Force-modulated growth of carbon nanotube forests
Author(s)Dee, Nicholas T. (Nicholas Thomas)
Force-modulated growth of CNT forests
Massachusetts Institute of Technology. Department of Mechanical Engineering.
A. John Hart.
MetadataShow full item record
Carbon nanotubes (CNTs) can have exceptional mechanical, thermal, and electrical behavior, but successful use of CNTs in macroscale materials requires scalable processes to organize CNTs while preserving their intrinsic properties. Although the chemical influences on CNT growth have been subject to significant research, the effect of mechanical forces, which have been shown to influence the kinetics of many chemical reactions, remains unclear. When CNTs grow into vertically aligned "forest" structures by chemical vapor deposition (CVD), entanglement and attractive forces among the CNTs cause the CNTs to become mechanically coupled. Further, because there is a distribution of sizes, orientations, and growth rates amongst individual CNTs within a forest, it has been suggested that coupled CNTs develop forces that are transmitted to the growth interface at the catalyst. The goal of this thesis is to investigate the effects of applied mechanical forces and intrinsic forces that result from mechanical coupling on CNT growth. Using a custom-built chemical vapor deposition system including a micromanipulator that can apply compressive loads to a CNT forest and measure its height in real-time, the effects of extrinsic mechanical forces on the growth kinetics and forest morphology were studied. It was found that forces as small as 0.1 nN per CNT decrease the collective growth rate of the CNT forest along with its terminal height. Furthermore, time-varying forces can be used to induce a morphological change in the forest structure and modulate the apparent growth rate without causing termination. Next, a finite element model was developed to simulate the forces exerted between a pair of CNTs growing at different rates and coupled by van der Waals forces. The simulation predicts that mechanical coupling between CNTs enables forces exceeding 10 nN to be transmitted to the catalyst, which are potentially several orders of magnitude larger than the externally applied forces that were found experimentally to influence forest growth. Together, these findings suggest that the quality and growth rate of CNT forests may be limited by CNT-CNT mechanical coupling and force transmission to the catalyst, and motivate future work using controlled forces to manipulate the quality and morphology of CNTs for various applications.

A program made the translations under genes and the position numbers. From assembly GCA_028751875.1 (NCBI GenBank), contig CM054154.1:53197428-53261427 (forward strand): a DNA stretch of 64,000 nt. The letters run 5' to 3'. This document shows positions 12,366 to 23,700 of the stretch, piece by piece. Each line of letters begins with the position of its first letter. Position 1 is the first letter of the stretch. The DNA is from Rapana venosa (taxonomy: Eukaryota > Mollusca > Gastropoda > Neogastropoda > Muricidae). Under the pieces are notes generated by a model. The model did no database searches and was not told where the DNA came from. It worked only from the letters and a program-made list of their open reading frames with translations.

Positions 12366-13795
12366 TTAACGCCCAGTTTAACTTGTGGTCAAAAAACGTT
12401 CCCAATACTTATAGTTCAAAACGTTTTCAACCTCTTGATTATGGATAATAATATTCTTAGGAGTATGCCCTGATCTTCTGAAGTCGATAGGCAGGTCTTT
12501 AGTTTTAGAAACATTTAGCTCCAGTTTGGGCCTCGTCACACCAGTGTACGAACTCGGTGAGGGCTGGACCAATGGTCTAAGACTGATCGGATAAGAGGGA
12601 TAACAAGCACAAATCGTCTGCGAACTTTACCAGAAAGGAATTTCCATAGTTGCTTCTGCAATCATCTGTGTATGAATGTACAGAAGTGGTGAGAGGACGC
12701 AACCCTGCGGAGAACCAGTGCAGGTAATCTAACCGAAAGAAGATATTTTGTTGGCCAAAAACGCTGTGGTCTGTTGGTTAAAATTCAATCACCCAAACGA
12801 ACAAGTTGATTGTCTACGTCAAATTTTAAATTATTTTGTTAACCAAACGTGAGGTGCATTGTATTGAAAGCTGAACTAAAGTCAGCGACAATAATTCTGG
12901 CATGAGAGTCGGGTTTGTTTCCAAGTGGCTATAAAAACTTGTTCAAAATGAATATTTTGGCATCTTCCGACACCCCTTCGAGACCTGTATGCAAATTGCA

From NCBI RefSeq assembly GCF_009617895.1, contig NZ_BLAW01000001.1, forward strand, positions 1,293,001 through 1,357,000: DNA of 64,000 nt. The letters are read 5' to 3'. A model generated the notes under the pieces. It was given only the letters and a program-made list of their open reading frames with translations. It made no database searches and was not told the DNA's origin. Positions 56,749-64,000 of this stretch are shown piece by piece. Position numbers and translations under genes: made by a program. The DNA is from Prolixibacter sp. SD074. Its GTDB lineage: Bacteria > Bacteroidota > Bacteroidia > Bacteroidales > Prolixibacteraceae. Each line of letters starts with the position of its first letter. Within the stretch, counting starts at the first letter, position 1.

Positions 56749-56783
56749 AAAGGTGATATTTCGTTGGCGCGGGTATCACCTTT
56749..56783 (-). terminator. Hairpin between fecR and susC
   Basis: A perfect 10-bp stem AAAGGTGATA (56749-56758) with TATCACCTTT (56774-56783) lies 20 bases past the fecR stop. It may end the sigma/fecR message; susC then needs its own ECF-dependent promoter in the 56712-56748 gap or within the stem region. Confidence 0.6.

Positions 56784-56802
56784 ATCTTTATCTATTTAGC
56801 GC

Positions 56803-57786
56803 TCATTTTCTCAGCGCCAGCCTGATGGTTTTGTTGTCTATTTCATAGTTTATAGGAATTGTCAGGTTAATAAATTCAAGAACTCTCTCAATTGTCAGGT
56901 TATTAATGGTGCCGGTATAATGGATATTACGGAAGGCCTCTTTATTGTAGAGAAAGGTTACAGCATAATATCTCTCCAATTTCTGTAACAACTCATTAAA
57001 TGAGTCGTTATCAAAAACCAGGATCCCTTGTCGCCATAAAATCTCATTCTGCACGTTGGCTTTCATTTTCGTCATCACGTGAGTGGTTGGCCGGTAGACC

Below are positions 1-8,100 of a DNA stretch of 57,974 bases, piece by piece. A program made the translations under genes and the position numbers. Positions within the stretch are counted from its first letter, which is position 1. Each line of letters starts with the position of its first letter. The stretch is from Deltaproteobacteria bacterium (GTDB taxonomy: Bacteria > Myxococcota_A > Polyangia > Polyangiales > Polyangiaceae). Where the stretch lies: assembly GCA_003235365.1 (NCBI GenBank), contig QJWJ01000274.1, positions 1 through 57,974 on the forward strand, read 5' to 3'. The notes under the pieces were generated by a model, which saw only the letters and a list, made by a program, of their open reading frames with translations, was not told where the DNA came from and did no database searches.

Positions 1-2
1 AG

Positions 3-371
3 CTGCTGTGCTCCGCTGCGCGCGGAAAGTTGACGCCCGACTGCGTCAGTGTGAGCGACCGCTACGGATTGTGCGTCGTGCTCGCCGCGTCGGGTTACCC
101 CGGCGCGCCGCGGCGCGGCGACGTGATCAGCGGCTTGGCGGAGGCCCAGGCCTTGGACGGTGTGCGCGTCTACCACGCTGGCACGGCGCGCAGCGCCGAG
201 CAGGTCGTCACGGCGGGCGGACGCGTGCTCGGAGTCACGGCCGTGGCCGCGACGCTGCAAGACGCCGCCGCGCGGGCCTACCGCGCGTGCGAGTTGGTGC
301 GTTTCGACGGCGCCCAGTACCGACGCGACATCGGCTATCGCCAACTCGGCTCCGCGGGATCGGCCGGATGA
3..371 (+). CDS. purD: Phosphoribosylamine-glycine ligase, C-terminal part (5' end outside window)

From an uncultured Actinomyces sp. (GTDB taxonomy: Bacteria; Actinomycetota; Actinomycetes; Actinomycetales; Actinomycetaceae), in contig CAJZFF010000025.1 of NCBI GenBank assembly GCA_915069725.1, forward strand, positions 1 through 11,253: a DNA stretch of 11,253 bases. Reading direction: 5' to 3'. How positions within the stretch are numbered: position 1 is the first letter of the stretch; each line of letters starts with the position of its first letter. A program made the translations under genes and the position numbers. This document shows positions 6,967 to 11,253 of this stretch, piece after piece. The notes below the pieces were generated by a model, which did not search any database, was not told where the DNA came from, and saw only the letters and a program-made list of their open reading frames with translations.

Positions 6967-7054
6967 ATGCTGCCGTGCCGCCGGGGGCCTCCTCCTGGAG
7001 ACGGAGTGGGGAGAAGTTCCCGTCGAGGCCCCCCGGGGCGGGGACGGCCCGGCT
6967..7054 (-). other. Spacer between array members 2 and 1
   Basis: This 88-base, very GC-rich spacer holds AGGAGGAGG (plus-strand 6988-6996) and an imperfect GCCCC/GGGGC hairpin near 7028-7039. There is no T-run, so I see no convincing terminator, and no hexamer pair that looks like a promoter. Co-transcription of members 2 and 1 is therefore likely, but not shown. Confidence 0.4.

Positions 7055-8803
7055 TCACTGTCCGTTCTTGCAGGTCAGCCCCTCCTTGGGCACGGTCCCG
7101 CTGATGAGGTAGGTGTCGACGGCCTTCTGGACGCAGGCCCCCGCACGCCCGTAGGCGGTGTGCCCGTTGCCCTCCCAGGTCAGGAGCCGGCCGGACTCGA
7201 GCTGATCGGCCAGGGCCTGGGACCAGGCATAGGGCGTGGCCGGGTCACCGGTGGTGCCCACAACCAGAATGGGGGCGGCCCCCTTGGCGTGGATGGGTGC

Thesis: S.M., Massachusetts Institute of Technology, Department of Mechanical Engineering, 2015.Cataloged from PDF version of thesis.Includes bibliographical references (pages 113-119).
DepartmentMassachusetts Institute of Technology. Department of Mechanical Engineering
Massachusetts Institute of Technology